We find a lot of confusion in the marketplace around journey mapping. Some think that journey mapping is just a workshop where you take all the people who created your broken, siloed experience, give them Post-It Notes, and Bam! You have a journey map. Others go the opposite direction, considering journey mapping to be traditional market research with a nice-looking report. It’s this latter group that we’re focusing on this week in a series of posts about what exactly is different between traditional market research and best-practice journey mapping. Read more
Customer Experience Vision
Developing a customer experience vision is the first step in pursuing organizational change for the way your business provides services to its customers. Design and implement your future-state CX vision by developing ideas and prioritizing initiatives. A customer experience vision clarifies these aspirations and why they matter to your customers.
We’re celebrating Mapping Month in a big way, and I hope you can join us. We’ll have events both in-person and online, to share the journey mapping best practices outlined in our book, How Hard Is It to Be Your Customer? Using Journey Mapping to Drive Customer-Focused Change.
Note: We’re celebrating the upcoming launch of our new book, “How Hard Is It to Be Your Customer? Using Customer Journey Mapping to Drive Customer-Focused Change,” by Mapper-In-Chief Jim Tincher and B2B Practice Lead Nicole Newton. In the book, we introduce five journey mapping questions to answer as you launch your customer journey mapping effort.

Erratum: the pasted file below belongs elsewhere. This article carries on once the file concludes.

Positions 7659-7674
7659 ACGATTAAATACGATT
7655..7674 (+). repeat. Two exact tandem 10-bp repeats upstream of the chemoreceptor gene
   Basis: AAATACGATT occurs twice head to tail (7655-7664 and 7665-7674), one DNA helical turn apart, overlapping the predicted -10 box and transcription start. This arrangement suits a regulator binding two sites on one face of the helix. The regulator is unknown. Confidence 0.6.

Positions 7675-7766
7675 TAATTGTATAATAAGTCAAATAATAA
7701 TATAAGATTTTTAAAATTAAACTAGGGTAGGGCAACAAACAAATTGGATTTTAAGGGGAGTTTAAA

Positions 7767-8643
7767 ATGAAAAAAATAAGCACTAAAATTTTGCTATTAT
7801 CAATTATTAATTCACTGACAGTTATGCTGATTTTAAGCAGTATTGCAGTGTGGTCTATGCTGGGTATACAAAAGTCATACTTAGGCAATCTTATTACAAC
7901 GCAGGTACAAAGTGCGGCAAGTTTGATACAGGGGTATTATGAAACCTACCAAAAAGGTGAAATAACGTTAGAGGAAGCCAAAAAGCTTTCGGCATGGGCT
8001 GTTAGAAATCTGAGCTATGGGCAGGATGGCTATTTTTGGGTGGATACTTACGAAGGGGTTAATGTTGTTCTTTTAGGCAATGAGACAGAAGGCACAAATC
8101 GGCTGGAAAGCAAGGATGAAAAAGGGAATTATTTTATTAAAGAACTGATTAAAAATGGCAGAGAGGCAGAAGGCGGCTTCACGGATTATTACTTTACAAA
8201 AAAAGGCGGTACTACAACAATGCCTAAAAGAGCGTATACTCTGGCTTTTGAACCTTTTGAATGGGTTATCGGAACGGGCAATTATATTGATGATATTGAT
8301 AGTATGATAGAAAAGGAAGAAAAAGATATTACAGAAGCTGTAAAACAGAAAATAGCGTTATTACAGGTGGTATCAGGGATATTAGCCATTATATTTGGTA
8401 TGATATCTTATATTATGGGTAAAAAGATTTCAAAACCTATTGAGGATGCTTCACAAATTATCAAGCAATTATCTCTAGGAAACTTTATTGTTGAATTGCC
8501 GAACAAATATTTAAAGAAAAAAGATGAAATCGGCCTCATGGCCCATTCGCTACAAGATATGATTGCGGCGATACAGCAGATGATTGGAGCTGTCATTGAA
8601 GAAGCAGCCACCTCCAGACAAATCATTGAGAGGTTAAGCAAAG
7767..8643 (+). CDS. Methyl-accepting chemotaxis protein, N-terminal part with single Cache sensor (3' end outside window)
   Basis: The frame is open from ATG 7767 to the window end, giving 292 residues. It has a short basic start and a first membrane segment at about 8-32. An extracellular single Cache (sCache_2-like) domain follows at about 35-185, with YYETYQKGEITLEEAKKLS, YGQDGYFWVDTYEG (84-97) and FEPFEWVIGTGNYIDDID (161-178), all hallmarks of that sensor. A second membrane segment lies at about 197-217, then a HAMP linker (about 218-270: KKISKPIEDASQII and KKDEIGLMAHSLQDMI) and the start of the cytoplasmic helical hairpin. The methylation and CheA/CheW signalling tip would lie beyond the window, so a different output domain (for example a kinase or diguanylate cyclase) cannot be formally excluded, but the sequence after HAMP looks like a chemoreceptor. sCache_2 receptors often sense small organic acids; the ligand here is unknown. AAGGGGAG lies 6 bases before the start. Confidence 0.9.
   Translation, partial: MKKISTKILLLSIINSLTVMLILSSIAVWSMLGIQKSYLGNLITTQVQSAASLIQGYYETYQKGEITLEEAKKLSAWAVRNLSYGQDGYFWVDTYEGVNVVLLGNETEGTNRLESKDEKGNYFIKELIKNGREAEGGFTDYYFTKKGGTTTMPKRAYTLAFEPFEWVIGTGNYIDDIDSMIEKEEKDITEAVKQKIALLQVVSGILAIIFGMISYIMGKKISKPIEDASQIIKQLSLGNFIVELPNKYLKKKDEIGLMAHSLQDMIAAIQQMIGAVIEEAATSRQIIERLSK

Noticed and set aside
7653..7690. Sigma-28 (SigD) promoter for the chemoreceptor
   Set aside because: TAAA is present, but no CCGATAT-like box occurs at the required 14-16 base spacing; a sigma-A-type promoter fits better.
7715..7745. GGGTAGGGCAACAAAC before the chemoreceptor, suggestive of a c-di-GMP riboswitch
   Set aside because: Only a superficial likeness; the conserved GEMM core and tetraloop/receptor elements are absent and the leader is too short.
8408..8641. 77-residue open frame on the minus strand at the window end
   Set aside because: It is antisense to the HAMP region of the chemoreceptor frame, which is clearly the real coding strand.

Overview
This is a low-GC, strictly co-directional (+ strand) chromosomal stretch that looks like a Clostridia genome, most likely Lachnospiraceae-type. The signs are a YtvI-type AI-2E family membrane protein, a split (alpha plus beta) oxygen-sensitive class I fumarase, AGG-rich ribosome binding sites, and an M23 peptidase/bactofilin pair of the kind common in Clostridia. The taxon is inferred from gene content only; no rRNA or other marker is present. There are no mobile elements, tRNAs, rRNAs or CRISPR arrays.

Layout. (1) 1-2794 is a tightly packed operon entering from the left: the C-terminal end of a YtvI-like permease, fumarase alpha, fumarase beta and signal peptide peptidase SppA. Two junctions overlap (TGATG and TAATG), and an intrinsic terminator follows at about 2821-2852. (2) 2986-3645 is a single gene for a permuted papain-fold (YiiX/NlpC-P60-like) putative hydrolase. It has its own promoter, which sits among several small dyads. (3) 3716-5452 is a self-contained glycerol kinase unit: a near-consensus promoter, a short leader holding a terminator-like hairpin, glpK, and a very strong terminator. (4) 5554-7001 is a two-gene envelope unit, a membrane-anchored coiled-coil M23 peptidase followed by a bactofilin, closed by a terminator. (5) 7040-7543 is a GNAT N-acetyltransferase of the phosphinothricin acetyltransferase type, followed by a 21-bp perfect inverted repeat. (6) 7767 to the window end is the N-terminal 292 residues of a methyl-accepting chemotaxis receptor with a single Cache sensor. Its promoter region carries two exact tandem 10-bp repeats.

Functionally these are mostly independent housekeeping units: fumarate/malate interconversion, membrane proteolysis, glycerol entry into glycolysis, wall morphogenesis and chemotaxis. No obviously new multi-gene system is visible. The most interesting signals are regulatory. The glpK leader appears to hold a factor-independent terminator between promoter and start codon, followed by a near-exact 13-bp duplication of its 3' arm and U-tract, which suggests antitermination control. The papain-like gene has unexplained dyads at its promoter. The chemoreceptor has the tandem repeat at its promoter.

First, Jim walked through “What’s the Business Problem or Opportunity?;” Nicole introduced the topic of “What is the Right Journey?,” Jim wrote about “Who’s the Right Customer?” and Nicole documented how to select the right approach.
Interested in the five journey mapping questions? Watch the intro to our YouTube series on the topic here.
Now we come to the fifth question, and, as they say, “last, but not least,” but in our case, the last question is actually the most important to answer. That’s because we’re working to ensure that journey mapping drives change, but we know that usually, it doesn’t.
Note: We’re celebrating the upcoming launch of our new book, “How Hard Is It to Be Your Customer? Using Customer Journey Mapping to Drive Customer-Focused Change,” by Mapper-In-Chief, Jim Tincher and B2B Practice Lead, Nicole Newton. In the book, we introduce five journey mapping questions to answer as you launch your customer journey mapping effort.
Three weeks ago, Jim walked through “What’s the Business Problem or Opportunity?,” two weeks ago Nicole introduced the topic of “What is the Right Journey?” and last week Jim wrote about “Who’s the Right Customer?”
Interested in the five journey mapping questions? Watch the intro to our youtube series on the topic here.
Once you’ve defined the customer and the journey you would like to map, you will need to select the best approach to collect information about the experience.